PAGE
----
HomeCLC FAQ - Analyses-related questionsTracksWhat is the difference between stand-alone objects and tracks?

4.2. What is the difference between stand-alone objects and tracks?

The CLC Workbenches and Servers use two different object types, called Tracks and Stand-alone objects.

A key difference between a Stand-alone and Track-based sequence object is that a Stand-alone sequence contains all information relevant to that sequence in a single object. This includes any annotations as well as the sequence information itself.

In contrast, a Track-format object for a sequence contains very little information apart from the sequence itself. Annotations associated with that sequence are held in separate tracks. For example, you might have a Track for the Gene annotations, a Track for the CDS annotations, and etc. This provides greater flexibility in that you can view sets of Tracks in Track Lists, and thus can easily view together particular sets of annotations, or other information (e.g. Reads Tracks, Variant Tracks, etc.), at any given time.

Tracks are particularly useful when working with resequencing projects where several samples are analyzed against the same reference sequence. Therefore, this object type is used for RNA-Seq, Epigenomics and Resequencing.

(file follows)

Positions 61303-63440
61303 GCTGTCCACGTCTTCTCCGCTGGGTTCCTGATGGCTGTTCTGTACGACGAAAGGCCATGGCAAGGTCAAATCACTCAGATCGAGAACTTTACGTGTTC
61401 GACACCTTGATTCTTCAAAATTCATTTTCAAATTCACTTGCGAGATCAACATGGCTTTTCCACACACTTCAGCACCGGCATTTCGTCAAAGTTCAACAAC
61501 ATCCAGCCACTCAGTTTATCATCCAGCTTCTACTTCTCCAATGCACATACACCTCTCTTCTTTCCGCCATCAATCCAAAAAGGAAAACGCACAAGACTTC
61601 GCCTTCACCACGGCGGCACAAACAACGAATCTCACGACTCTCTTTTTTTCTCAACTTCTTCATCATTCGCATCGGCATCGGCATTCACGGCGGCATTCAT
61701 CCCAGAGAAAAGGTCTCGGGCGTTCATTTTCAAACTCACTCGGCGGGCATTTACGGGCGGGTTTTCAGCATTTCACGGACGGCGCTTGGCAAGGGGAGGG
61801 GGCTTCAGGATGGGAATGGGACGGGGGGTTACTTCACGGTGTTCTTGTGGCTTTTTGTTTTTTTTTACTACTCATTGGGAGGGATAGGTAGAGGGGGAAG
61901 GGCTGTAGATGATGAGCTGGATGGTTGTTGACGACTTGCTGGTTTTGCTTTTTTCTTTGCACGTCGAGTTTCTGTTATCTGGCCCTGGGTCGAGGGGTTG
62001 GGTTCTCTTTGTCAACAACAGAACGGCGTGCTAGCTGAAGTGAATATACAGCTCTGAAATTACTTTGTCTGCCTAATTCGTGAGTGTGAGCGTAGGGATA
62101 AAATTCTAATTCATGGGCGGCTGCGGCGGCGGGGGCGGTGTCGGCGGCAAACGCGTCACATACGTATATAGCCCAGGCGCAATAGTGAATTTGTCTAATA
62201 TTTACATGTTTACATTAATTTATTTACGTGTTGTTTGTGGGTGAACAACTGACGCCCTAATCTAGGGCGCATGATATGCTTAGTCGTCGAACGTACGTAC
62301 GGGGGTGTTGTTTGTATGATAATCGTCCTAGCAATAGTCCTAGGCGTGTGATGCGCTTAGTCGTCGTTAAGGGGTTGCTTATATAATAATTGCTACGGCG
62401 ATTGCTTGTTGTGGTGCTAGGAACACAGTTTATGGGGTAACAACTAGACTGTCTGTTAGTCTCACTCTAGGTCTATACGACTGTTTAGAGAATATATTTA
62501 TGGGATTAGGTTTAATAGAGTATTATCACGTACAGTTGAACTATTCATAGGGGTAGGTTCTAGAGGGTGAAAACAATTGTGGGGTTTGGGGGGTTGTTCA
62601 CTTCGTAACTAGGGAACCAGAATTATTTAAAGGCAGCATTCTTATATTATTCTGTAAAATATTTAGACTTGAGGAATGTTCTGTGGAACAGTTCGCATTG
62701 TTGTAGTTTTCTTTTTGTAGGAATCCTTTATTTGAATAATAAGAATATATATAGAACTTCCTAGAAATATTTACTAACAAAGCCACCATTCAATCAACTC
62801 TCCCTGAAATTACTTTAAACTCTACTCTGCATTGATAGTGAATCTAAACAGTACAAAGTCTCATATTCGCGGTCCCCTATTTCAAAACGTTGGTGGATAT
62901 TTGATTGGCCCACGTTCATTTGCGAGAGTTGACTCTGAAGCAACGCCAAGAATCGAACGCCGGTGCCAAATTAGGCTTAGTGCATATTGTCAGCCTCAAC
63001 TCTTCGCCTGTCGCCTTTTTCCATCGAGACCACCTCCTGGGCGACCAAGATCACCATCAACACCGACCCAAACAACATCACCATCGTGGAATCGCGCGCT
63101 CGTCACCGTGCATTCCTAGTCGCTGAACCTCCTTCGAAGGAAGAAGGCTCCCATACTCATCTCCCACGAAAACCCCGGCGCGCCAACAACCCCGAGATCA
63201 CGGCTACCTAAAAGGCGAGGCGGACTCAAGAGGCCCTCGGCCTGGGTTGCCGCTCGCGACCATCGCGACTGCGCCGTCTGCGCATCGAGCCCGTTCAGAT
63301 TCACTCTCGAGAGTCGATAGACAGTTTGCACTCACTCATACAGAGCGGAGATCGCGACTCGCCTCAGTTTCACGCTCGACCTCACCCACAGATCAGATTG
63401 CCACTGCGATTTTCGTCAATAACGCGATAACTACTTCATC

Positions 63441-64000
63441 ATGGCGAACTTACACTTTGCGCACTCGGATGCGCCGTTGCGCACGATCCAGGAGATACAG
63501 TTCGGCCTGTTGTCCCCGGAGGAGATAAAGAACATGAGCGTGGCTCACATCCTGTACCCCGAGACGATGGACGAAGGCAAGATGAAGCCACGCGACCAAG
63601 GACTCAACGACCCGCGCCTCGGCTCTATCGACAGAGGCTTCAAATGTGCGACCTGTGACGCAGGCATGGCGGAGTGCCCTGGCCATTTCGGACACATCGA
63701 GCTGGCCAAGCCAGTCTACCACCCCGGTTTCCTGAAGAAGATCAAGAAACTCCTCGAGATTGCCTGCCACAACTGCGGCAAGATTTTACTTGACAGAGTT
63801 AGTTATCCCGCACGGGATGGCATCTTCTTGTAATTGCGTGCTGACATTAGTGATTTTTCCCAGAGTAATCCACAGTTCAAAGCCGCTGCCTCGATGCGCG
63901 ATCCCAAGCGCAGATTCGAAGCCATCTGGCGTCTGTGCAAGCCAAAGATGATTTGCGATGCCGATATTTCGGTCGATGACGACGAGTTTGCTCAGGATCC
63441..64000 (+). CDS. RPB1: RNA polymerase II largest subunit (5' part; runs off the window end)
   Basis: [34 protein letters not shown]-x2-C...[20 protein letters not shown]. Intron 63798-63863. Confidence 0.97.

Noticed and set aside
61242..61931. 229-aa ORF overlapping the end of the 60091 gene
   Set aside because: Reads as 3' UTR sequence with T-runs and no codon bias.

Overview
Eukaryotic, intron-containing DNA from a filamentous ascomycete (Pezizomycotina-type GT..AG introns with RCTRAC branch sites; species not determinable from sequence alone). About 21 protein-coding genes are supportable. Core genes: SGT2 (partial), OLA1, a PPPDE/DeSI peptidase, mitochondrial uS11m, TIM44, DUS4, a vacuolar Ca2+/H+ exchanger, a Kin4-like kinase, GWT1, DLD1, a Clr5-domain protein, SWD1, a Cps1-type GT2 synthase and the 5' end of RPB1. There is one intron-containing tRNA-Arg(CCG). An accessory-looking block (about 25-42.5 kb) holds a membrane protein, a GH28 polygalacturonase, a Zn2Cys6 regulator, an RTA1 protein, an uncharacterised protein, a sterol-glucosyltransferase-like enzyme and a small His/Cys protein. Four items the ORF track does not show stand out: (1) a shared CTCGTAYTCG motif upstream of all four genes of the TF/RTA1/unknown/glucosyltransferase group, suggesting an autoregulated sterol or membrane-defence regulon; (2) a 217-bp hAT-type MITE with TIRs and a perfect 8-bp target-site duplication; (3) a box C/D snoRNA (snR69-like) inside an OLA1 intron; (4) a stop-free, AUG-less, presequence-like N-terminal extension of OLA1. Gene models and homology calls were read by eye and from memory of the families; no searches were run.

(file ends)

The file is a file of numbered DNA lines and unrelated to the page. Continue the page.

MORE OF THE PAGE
Tracks are described in more detail in the following manual page:

     http://resources.qiagenbioinformatics.com/manuals/clcgenomicsworkbench/current/index.php?manual=Tracks.html

 

Stand-alone objects are on the other hand more flexible as they are not tied to a common reference and are used for Sanger sequence analysis, cloning, de novo assembly, genome finishing, metagenomics, etc.

Based on the nature of the analysis that our different Workbenches can be used for, Biomedical Workbench primarily works using Tracks, CLC Genomics Workbench uses both Tracks and Stand-alone objects, while the Main Workbench only uses Stand-alone objects.

In CLC Genomics Workbench, objects can be converted to Tracks or from Tracks using tools in the Track Tools section of the Workbench Toolbox.

The simplest way to determine if an object is a Track or a Stand-alone object is by looking at the icon for that object in the Navigation Area of your Workbench.  The icons for track-based objects include a small blue bar graph at the bottom. Therefore, objects without these blue bars are not in track format.

 

The following images include examples of Track and Stand-alone data objects.

 

 

Example of a Track list:

 


Example of a Stand-alone mapping viewed along with an annotated variant table:

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